Who is protected?
The Act protects workers in all sectors. The concept of worker is widely defined and extends to employees, contractors, consultants, agency staff, former employees, temporary employees and interns/trainees.
What is a 'protected disclosure'?
This is also widely defined. It means disclosure of relevant information which, in the reasonable belief of the worker, tends to show one or more relevant wrongdoings that came to the attention of the worker in connection with their employment.
Relevant wrongdoings are defined in an exhaustive list and include the following:
- the commission of an offence
- a miscarriage of justice
- non-compliance with a legal obligation
- health and safety threats
- misuse of public monies
- mismanagement by a public official
- damage to the environment
- concealment or destruction of information relating to any of the foregoing
The motivation for making the disclosure is irrelevant. However, there is provision allowing for compensation payable under the legislation to be reduced by up to 25% where it transpires that the investigation of the relevant wrongdoing concerned was not the only or main motivation for making the disclosure.
The Act is retrospective in effect so that a disclosure made before the Act commenced may be a protected disclosure.
What are the disclosure channels?
The Act provides for a number of distinct channels for those who wish to make a protected disclosure including:
- to an employer or other responsible person
- to a prescribed person
- to a minister
- to a legal advisor
- to other persons
A worker may make a protected disclosure to their employer where they reasonably believe that the information shows or tends to show wrongdoing. If the worker reasonably believes that the wrongdoing relates to the conduct of some person other than their employer or it is something for which some other person has legal responsibility, then the disclosure can be made to that person.
The Act provides for the Minister to prescribe a wide list of prescribed persons. A Statutory Instrument sets out 72 bodies that have been designated prescribed persons for the purposes of the legislation. Where a worker chooses to disclose in this manner, they must reasonably believe the information disclosed, and any allegation contained in it, to be substantially true.
A worker employed in a public body may make a protected disclosure to the sponsoring Department rather than to their employer.
A disclosure made in the course of obtaining legal advice from a barrister, solicitor, trade union official or an official of an excepted body is protected. There is no threshold of belief in this category.
There is also provision for disclosure in other circumstances, that is, disclosure potentially into the public domain such as to the media, where the standard for reporting is significantly higher.
In order for such a disclosure to be protected the worker must:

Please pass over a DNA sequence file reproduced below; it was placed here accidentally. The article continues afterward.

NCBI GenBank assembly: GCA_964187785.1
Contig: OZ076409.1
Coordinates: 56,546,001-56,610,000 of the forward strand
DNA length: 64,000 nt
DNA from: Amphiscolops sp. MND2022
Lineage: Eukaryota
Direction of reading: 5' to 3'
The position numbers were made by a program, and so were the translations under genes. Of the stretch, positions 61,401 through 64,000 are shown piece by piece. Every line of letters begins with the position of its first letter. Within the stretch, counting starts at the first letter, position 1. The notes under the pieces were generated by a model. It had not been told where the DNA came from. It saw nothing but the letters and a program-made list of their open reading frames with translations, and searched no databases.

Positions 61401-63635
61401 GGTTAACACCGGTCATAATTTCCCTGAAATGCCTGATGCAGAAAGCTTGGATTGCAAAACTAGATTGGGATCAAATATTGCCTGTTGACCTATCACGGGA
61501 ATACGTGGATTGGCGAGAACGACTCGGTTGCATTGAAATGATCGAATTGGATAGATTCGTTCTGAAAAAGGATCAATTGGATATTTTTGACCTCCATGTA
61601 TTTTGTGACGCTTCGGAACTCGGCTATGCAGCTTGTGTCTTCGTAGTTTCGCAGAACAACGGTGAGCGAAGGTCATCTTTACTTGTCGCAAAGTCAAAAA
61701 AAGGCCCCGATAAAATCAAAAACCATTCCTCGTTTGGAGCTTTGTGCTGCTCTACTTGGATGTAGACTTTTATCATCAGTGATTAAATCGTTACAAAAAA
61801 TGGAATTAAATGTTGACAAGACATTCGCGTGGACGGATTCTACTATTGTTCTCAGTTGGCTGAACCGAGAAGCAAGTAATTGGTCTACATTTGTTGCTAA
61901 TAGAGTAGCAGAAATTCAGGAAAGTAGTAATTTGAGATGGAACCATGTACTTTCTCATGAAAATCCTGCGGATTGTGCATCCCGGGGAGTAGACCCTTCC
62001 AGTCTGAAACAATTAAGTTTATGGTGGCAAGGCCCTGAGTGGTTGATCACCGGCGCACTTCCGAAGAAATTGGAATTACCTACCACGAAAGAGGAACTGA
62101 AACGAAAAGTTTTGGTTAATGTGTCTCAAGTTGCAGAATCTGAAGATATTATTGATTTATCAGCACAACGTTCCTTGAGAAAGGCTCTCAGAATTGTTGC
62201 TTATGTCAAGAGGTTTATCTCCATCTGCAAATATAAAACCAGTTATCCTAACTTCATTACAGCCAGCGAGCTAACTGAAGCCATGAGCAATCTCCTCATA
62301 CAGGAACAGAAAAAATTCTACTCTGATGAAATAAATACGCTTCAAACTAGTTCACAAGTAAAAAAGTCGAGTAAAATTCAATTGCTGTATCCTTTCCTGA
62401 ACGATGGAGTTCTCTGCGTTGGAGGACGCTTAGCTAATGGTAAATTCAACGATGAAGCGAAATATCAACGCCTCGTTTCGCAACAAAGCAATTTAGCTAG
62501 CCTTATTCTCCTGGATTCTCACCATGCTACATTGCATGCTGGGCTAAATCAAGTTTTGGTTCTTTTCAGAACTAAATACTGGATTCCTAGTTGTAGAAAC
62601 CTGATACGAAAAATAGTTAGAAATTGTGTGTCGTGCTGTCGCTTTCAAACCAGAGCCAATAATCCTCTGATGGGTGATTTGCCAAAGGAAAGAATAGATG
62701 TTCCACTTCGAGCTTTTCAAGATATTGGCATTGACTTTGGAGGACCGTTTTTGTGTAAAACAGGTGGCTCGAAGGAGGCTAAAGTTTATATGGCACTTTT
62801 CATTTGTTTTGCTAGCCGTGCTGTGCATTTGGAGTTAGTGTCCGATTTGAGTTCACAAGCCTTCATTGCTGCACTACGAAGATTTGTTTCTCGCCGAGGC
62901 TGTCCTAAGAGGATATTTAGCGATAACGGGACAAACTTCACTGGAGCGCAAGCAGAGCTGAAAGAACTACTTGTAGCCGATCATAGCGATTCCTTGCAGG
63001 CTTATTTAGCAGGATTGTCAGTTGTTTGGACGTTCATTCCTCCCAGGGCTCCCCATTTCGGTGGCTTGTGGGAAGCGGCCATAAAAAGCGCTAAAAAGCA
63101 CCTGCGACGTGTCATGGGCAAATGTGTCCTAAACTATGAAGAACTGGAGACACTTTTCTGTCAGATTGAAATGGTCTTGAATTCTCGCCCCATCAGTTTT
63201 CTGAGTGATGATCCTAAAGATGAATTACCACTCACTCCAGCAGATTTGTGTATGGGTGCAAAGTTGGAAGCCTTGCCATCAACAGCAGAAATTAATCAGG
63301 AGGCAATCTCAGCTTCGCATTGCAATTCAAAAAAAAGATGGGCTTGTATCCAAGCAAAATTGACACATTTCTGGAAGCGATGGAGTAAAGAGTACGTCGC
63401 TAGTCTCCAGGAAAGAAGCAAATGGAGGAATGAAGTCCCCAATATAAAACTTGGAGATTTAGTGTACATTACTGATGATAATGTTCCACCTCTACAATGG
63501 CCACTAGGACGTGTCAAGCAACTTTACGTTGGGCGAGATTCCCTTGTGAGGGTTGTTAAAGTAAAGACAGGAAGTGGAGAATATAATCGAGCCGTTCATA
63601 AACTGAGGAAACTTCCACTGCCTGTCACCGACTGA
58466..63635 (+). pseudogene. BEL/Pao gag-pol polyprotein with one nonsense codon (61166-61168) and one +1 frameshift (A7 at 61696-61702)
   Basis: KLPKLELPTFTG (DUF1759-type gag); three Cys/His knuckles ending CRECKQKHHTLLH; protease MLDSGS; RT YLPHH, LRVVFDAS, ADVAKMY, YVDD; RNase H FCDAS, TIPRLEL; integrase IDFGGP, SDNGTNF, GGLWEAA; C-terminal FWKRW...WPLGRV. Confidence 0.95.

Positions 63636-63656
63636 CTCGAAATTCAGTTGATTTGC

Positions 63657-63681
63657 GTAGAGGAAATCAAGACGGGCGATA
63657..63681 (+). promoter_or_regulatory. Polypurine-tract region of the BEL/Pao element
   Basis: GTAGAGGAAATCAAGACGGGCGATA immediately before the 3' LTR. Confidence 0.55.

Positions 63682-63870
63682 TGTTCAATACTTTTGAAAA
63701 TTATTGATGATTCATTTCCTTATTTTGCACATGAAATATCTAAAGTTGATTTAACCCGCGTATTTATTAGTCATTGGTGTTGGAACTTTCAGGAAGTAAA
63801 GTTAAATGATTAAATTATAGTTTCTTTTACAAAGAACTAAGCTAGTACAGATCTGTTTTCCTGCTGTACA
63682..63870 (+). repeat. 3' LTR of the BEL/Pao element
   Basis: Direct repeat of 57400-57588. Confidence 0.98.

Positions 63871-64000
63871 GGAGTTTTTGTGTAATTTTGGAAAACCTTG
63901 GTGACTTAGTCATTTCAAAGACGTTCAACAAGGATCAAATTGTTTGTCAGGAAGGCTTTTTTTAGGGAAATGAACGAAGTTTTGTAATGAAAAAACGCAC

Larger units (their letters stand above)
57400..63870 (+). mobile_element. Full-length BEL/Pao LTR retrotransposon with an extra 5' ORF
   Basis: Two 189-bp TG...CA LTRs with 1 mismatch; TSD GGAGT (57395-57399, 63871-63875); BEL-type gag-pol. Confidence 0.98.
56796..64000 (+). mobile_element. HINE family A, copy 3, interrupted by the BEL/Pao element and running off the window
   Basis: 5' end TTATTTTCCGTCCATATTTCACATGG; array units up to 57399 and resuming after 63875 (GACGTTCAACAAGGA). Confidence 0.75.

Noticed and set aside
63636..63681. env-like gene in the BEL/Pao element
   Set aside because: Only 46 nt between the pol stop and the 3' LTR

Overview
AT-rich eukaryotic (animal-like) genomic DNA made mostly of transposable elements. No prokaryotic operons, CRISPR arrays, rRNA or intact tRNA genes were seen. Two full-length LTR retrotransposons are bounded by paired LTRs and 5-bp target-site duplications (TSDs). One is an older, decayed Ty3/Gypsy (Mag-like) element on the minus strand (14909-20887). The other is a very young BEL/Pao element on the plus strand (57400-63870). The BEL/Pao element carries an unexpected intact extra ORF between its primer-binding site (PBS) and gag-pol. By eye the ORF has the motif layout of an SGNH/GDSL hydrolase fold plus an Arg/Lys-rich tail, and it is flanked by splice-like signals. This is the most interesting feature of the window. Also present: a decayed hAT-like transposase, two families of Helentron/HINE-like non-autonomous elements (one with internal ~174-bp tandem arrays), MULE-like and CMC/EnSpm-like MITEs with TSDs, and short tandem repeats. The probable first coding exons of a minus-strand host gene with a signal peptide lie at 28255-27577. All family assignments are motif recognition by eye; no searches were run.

- reasonably believe that the information disclosed is substantially true
- not make the disclosure for personal gain
- believe that the making of the disclosure is in all the circumstances reasonable
In addition one or more of the following conditions must be met:
- At the time of making the disclosure, the worker reasonably believes that they will be subject to penalisation by their employer if the disclosure was made to the employer.
- In a case where there is no prescribed person in relation to the wrongdoing, the worker reasonably believes that evidence will be destroyed or concealed if the disclosure is made to the employer.
- The worker has previously made a disclosure of substantially the same nature to their employer or a prescribed person and no action was taken.
- The relevant wrongdoing is of an exceptionally serious nature.
In determining whether the disclosure is, in all the circumstances, reasonable regard should be had to a number of factors including:
- the identity of the person to whom the disclosure is made
- the seriousness of the relevant wrongdoing
- whether the wrongdoing is continuing or likely to occur in the future
- whether the disclosure is made in breach of a duty of confidentiality
What are the protections?
The Act provides whistleblowers with the following specific protections:
- Protection from dismissal for having made a protected disclosure.
- Protection from penalisation by the employer.
- Civil immunity from actions for damages.
- A qualified privilege under defamation law.
- A right of action in tort where a whistleblower or a member of their family experiences coercion, intimidation, harassment or discrimination at the hand of a third party.
- Protection of their identity subject to certain exceptions.
- Immunity from criminal liability for making a protected disclosure.
The protections also remain available if the information disclosed on examination does not reveal wrongdoings. Deliberate false reporting will not meet the reasonable belief test and is accordingly not protected.
Public sector bodies
All public sector organisations must establish and publish internal procedures for protected disclosures.
Any contractual clause purporting to limit the operation of the Act and preclude a worker from making a protected disclosure is void.